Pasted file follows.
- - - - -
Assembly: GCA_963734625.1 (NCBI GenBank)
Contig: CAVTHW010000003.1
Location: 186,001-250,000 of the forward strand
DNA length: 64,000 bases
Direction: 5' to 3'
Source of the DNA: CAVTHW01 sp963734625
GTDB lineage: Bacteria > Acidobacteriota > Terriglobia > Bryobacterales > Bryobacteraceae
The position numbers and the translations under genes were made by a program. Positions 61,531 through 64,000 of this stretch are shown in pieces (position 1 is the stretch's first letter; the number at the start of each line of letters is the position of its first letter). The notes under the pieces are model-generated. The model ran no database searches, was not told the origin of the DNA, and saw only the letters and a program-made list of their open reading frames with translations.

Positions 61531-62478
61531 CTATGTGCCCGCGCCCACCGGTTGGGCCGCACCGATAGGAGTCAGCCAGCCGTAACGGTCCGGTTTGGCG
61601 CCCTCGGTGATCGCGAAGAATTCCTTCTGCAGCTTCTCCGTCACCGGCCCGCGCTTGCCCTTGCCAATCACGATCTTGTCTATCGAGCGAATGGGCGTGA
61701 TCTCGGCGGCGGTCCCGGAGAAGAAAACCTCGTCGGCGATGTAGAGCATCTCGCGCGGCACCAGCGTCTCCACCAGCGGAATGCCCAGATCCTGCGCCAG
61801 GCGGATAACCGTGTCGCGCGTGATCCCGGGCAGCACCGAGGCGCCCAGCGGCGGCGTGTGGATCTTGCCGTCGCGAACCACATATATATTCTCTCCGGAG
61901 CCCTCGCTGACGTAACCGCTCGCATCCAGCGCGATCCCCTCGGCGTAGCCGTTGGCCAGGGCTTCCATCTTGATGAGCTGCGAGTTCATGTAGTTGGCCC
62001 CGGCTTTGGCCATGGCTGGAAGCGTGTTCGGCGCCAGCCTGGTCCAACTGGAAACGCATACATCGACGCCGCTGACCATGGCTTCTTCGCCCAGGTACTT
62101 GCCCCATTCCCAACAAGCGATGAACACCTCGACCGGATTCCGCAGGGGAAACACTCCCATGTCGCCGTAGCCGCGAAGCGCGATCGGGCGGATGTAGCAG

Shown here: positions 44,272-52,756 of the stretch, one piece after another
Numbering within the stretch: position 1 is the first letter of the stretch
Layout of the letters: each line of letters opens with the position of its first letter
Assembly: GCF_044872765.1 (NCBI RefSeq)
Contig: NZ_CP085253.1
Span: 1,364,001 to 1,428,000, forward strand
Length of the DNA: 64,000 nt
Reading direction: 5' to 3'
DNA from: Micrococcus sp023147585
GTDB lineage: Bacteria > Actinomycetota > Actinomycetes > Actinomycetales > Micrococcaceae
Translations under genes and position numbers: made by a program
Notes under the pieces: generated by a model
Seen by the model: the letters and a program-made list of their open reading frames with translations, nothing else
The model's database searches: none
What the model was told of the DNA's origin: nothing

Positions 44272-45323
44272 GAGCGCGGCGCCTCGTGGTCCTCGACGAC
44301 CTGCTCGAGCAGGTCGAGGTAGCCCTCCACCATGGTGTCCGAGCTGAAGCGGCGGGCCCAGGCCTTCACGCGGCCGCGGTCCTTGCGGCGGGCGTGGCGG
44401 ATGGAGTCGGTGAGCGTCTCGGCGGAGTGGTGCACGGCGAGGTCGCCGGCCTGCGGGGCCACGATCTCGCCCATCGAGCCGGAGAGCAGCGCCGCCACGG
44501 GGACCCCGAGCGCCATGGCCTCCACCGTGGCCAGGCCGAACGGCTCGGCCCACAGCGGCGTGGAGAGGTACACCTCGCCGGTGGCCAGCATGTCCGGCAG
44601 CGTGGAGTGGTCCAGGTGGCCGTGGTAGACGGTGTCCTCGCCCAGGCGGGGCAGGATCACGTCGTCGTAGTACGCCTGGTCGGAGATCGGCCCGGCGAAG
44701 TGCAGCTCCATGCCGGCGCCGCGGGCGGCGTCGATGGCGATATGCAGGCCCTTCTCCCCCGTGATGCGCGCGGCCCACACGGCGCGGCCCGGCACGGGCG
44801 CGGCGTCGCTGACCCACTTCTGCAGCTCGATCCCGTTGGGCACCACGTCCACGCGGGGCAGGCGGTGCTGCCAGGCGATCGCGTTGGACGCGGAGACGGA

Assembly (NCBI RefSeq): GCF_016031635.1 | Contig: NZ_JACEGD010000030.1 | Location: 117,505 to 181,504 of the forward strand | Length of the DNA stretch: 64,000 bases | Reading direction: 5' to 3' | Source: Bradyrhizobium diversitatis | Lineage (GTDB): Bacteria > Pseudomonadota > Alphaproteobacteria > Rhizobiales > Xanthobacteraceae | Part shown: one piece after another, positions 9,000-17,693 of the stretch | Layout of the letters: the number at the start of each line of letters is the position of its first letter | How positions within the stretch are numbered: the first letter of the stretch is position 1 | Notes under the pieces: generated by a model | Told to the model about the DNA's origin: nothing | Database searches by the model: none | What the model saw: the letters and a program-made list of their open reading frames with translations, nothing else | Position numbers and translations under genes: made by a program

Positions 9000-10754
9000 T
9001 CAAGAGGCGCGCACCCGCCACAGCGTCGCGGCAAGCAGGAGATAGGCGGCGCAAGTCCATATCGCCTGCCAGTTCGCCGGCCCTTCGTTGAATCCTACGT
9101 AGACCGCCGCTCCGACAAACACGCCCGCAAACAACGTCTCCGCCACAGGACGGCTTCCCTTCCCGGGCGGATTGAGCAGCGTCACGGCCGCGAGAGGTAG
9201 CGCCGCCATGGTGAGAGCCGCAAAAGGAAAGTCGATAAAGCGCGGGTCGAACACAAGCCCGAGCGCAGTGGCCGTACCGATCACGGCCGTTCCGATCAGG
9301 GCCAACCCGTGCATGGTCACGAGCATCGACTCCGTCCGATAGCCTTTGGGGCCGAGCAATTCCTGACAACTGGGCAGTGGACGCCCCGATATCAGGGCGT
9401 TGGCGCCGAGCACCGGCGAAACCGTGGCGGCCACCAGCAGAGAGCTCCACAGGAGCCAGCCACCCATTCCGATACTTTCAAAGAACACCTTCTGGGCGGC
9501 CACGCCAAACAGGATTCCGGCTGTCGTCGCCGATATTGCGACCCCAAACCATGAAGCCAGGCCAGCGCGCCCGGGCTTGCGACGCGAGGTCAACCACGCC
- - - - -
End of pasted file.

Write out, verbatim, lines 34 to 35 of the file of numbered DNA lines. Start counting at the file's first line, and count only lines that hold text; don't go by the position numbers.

44301 CTGCTCGAGCAGGTCGAGGTAGCCCTCCACCATGGTGTCCGAGCTGAAGCGGCGGGCCCAGGCCTTCACGCGGCCGCGGTCCTTGCGGCGGGCGTGGCGG
44401 ATGGAGTCGGTGAGCGTCTCGGCGGAGTGGTGCACGGCGAGGTCGCCGGCCTGCGGGGCCACGATCTCGCCCATCGAGCCGGAGAGCAGCGCCGCCACGG